The Music of Life

Andre Fischer of Twin Cities Mobile Jazz Project brings vast experience to a new generation.
Andre Fischer, standing, oversees the music circle during an afterschool program at Humboldt High School.

Born in Minnesota, Andre Fischer’s life has taken him in more directions than it is easy to count, but the founder and executive director of the Twin Cities Mobile Jazz Project traces everything back to the foundation of his family: his father, musician and teacher Stewart Roussin Fischer; his mother, singer Frances Fischer and his uncle, Clare Fischer, a noted musician, composer, producer and Grammy Award winner.

For Andre Fischer, also a Grammy Award winning record producer, former record executive and now instructor, being born with music in his blood is only part of what he assimilated from his family.

“Many things have contributed to my forcefulness, the force of my conviction,” Fischer says, crediting the lessons learned from his father and his own role as a father to three girls and two boys, all grown except for his youngest son, who is 8.

In Fischer’s storied career, the artists he has worked with amount to a veritable “who’s who” of American music.

To name just a few: He was a founding member and drummer for Rufus (“Tell Me Something Good”) and discovered Yvette Stevens (better known as Chaka Kahn) in a south side Chicago club. Rufus toured with artists including Stevie Wonder, Elton John, the Commodores and the Rolling Stones. As a record producer, Fischer has worked with artists including Tony Bennett, Nina Simone, Gladys Knight and the Pips, and his former wife, the late Natalie Cole. For her, he produced Unforgettable, which featured covers of classics by her dad, Nat King Cole, and won the 1992 Grammy for Album of the Year.  Fischer was a senior vice president in the urban music department at MCA Records from 1993-96, after time spent as vice president of A & R for Quincy Jones at Quest Records.

“All the experiences made me a person who is able to create,” Fischer says. While he also spent time as dean at McNally Smith College of Music, it is his work with students ages 12-18  from Harding and Humboldt high schools (and Washington Technology Magnet School in the fall) and community centers such as Mt. Airy (in partnership with the St. Paul Public Housing Authority) with the Twin Cities Mobile Jazz Project that inspires him now.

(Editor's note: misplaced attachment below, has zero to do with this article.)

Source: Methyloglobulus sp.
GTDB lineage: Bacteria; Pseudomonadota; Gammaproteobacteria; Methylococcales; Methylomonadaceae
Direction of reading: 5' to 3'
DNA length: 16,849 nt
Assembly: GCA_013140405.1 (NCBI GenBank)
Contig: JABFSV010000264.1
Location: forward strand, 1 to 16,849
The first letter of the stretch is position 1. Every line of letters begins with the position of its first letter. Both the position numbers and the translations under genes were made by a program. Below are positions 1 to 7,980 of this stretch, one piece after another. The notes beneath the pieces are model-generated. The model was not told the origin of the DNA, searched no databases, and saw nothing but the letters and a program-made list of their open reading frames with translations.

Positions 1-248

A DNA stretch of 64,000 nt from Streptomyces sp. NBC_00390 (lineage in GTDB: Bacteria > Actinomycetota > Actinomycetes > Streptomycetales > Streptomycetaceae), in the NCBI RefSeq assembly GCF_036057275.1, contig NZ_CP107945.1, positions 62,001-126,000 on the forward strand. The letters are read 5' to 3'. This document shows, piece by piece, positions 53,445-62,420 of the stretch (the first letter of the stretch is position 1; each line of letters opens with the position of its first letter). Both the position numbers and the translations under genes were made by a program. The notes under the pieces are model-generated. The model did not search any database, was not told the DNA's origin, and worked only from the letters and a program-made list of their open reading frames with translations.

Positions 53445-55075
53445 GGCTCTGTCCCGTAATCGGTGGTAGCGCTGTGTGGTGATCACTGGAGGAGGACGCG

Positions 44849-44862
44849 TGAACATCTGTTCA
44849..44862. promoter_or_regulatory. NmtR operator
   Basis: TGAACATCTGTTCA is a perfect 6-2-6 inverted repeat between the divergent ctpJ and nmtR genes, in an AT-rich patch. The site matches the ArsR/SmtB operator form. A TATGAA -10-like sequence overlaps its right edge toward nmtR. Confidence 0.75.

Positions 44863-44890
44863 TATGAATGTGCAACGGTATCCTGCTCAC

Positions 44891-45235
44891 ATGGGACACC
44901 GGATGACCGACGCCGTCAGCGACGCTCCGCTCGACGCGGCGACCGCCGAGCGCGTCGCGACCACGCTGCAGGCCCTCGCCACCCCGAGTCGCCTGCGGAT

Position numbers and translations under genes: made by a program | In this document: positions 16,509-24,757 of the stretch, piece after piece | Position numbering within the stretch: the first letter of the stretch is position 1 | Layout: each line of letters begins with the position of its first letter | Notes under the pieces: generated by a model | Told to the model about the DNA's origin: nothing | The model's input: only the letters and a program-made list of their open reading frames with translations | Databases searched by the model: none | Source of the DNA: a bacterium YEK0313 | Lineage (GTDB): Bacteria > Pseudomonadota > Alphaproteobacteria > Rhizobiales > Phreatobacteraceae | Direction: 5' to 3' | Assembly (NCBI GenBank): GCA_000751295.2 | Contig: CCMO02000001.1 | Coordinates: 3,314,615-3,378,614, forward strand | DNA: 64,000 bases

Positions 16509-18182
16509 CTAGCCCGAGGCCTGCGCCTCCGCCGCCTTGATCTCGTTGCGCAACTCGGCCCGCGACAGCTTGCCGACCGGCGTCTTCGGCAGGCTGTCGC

“Exposing young people to music – especially jazz which is the music of struggle – is so important for commonality,” Fischer says. The afterschool programs, supervised by Fischer and administered by more than a dozen instructors, offer students exposure to spoken word, creative writing, poetry, singing, rap and dance.  There are also emotional learning games and meditation, which  help the students open up. “These activities aren’t about music, but music is the heart of it,” he says. “We are mentors. Our goal is to pass on the tradition of jazz, but also let [the students] know what’s going on right now.”

The Twin Cities Mobile Jazz Project, headquartered at Landmark Center, works in partnership with the St. Paul Public Schools and the School of Social Work youth workers at the University of Minnesota; associate professor VeLure Roholt and a team of graduate students evaluate the Mobile Jazz program every 12 weeks.  

Another component of the Twin Cities Mobile Jazz Project brings music into Saint Paul parks and other outdoor venues in the Twin Cities.  Fischer modeled the mobile aspect of the program on the original Jazz Mobile in Harlem which was launched by Dr. Billy Taylor in 1964  and featured artists including Art Blakey, Miles Davis and Dizzy Gillespie.
This summer, the Twin Cities Mobile Jazz Project  musicians will be performing in 22 concerts, including dates in Rice Park as part of the Rhythm on Rice series.  

Fischer is focused on the future. “My life has always been in service to others and the Twin Cities Mobile Jazz Project has ended up being my new life,” he says. “People always talk about legacy in their later years…legacy is what you do.”